An Interview with Enver Hadžiomerspahić, Founder of Ars Aevi, Sarajevo, Bosnia-Herzegovina

“If you’re looking for hell, ask the artist where it is. If you don’t find the artist then you are already in hell”.

So reads the illuminated artwork of Dean Jokanović Toumin that screams silently from the upper floor of the Ars Aevi Museum of Contemporary Art, in Sarajevo. The epigram was coined by the eighteenth century writer Avigdor Pawsner, but its sentiment seems to resonate with the visitors who succeed in finding this collection of great contemporary art, tucked into a concrete corner on the edge of Sarajevo’s city center. In August, as I approached the Skenderija center where the collection is housed, two signs served as surreal and unwitting decoys. One advertised the independent University of Buckingham. The other was promoting pet food. Beyond these, a relatively modest red and white banner proudly announced “Ars Aevi is Open”. The sign raised a smile; when I visited four years ago, the museum was open by appointment only. Now, it is open to the public. Inside, works by artists such as Marina Abramović, Nan Goldin and Komar & Melamid modestly await admiration. Joseph Beuys’ trademark yellow bottles line up en masse, Sándor Pinczehelyi’s Sickle & Hammer rests disarmingly on the second floor, and Shoba’s Sarajevo – Monte Carlo sees the artist looking soldierly in a trench, and slick on the Riviera. The collection is said to be worth around $27m.

Forged in the siege of Sarajevo, Ars Aevi is no ordinary museum; when I went there in August to meet its founder Enver Hadžiomerspahić, he explained that it is first and foremost an “ethical project”. Before dreaming up Ars Aevi, Hadžiomerspahić had curated cultural programs at the city’s Hall of Youth, directed the opening and closing ceremonies of the 1984 Winter Olympics, and worked to organize the first Yugoslav Documenta art biennales of 1987 and 1989. The 1991 show was called off as war descended and the filigree threads of Yugoslavia were cut apart. Then, in 1992, as Sarajevo lay besieged, Hadžiomerspahić saw his beloved Olympics museum burn. At his typewriter, he wrote the founding concept of Ars Aevi: “Sarajevo invites the most significant artists of the world to contribute their works to form their collection of the future Museum of Contemporary Art in Sarajevo”. To utter such words at a time when people’s sense of possibility was being ever narrowed by the prospect of death was, as Hadžiomerspahić says, “frankly insane”, yet he was supported by senior figures including the then-Mayor of Sarajevo. In 1993, he left his city to promote Ars Aevi at the Venice Biennale.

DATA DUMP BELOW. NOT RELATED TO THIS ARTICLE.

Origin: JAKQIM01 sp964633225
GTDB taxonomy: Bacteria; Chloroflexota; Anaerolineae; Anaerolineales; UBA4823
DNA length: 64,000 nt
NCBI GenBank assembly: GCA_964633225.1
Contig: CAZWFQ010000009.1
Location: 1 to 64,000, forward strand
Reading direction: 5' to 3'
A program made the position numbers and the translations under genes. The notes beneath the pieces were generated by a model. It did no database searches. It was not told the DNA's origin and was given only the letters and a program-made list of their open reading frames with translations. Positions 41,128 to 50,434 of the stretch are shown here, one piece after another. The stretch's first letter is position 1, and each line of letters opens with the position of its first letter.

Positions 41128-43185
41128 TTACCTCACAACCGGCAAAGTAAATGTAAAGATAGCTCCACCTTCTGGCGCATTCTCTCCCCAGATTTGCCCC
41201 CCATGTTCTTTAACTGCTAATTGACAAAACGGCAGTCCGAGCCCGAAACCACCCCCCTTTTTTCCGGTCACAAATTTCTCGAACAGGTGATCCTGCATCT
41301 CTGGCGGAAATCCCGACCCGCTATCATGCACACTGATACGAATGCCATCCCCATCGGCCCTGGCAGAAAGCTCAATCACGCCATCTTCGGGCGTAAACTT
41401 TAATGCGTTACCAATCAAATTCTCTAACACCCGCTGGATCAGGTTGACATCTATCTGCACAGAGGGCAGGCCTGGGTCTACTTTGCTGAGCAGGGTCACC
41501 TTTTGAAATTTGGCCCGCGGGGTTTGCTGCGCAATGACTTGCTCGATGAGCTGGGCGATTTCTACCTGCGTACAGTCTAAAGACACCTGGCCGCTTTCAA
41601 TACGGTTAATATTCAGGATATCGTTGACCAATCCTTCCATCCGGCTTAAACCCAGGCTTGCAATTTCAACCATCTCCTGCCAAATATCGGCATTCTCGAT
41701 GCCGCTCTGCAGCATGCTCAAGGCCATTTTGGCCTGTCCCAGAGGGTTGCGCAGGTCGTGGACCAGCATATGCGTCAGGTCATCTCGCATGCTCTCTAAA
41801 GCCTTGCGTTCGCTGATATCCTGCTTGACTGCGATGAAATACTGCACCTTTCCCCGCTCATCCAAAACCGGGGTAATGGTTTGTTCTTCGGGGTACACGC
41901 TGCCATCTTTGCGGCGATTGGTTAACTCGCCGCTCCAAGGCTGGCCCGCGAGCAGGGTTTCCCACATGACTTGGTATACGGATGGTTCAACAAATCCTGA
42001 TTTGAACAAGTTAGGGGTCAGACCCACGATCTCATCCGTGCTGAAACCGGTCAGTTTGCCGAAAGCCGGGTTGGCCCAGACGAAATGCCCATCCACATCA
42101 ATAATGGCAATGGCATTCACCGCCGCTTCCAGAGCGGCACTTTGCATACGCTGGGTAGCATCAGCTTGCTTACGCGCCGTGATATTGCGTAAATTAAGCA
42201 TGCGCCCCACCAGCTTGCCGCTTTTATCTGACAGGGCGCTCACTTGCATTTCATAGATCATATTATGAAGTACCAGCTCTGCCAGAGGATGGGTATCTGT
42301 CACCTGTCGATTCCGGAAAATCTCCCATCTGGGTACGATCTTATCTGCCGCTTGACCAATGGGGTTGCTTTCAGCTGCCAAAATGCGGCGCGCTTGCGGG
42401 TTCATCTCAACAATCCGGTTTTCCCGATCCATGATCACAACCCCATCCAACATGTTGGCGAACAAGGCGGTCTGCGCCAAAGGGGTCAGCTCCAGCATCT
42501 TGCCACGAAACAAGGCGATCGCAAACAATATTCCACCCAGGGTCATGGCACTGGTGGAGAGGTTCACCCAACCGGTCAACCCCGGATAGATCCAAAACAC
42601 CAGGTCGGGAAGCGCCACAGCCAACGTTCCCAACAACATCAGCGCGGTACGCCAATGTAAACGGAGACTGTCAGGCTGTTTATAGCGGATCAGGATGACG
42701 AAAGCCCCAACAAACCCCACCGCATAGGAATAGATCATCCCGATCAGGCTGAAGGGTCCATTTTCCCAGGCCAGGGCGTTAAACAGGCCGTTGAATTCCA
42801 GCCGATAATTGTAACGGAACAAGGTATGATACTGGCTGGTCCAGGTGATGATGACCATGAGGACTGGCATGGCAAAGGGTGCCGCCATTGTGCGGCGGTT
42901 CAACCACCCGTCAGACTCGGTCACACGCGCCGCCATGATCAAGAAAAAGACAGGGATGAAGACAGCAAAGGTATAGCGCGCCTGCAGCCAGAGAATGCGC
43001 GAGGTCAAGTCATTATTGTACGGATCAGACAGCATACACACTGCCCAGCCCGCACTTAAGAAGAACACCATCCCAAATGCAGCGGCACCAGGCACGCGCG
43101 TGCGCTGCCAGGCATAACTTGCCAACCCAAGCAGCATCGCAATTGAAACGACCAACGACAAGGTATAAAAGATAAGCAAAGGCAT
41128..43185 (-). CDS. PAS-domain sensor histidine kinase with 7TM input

From here on in, the Ars Aevi tale becomes a whirlwind of map pins and “nuclei”, as city-by-city, founding exhibitions and collections were formed. The first was in Milan in 1994, and the first artist to contribute was Michelangelo Pistoletto. Hadžiomerspahić and his family then developed the idea of inviting directors of contemporary art centres to choose ten prestigious artists for the future museum’s collection. Each was ordered not to invite more than two from their own country. In this way, collections gathered in Prato, Ljubljana, Venice and then Vienna, featuring works by artists such as Jannis Kounellis and Anish Kapoor. In 1999, these collections were united in Sarajevo. Istanbul and Podgorica later came on board, and Hadžiomerspahić says there are plans to create further collections with Belgrade, Zagreb and other cities. Perhaps upending expectations, he believes that the museum’s location has not hindered its success, but helped it; Had I spent two decades working on creating this in London or Berlin or New York or Moscow I don’t think I would have achieved anything”, he tells me. Why? Because Ars Aevi is primarily “a project of an ethical relationship of the artists of the world towards that magical word Sarajevo.

Today, Ars Aevi spans two large floors. Designed as an “art depot” by Amir Vuk, the building is meant to feel liminal; the polar opposite of the consecrated and exclusive white cubes of London and New York. Hadžiomerspahić tells me that the space is intended to have a “charming atmosphere”, and it does, but it also stirs contemplation of the works’ uncertain fate. Architect and UNESCO Goodwill Ambassador Renzo Piano has donated designs for the final resting place of the collection – a museum on an expectant piece of land between the National Museum and the Historical Museum. But the designs remain unrealized. The space where Piano’s building should be sits empty beside a patch of grass where dogs tussle and children ride bikes by the Miljacka River. It is the perfect spot for the gallery and would create, as Hadžiomerspahić says, a “great neighbourhood – a sort of museum quarter” for the city. Yet building it is easier said than done; for years the plans have failed to be realized due to a shortage of funding and political will.

Bridge over the Miljacka: Ars Aevi bridge by Rezno Piano (Photo credit: Performing the East)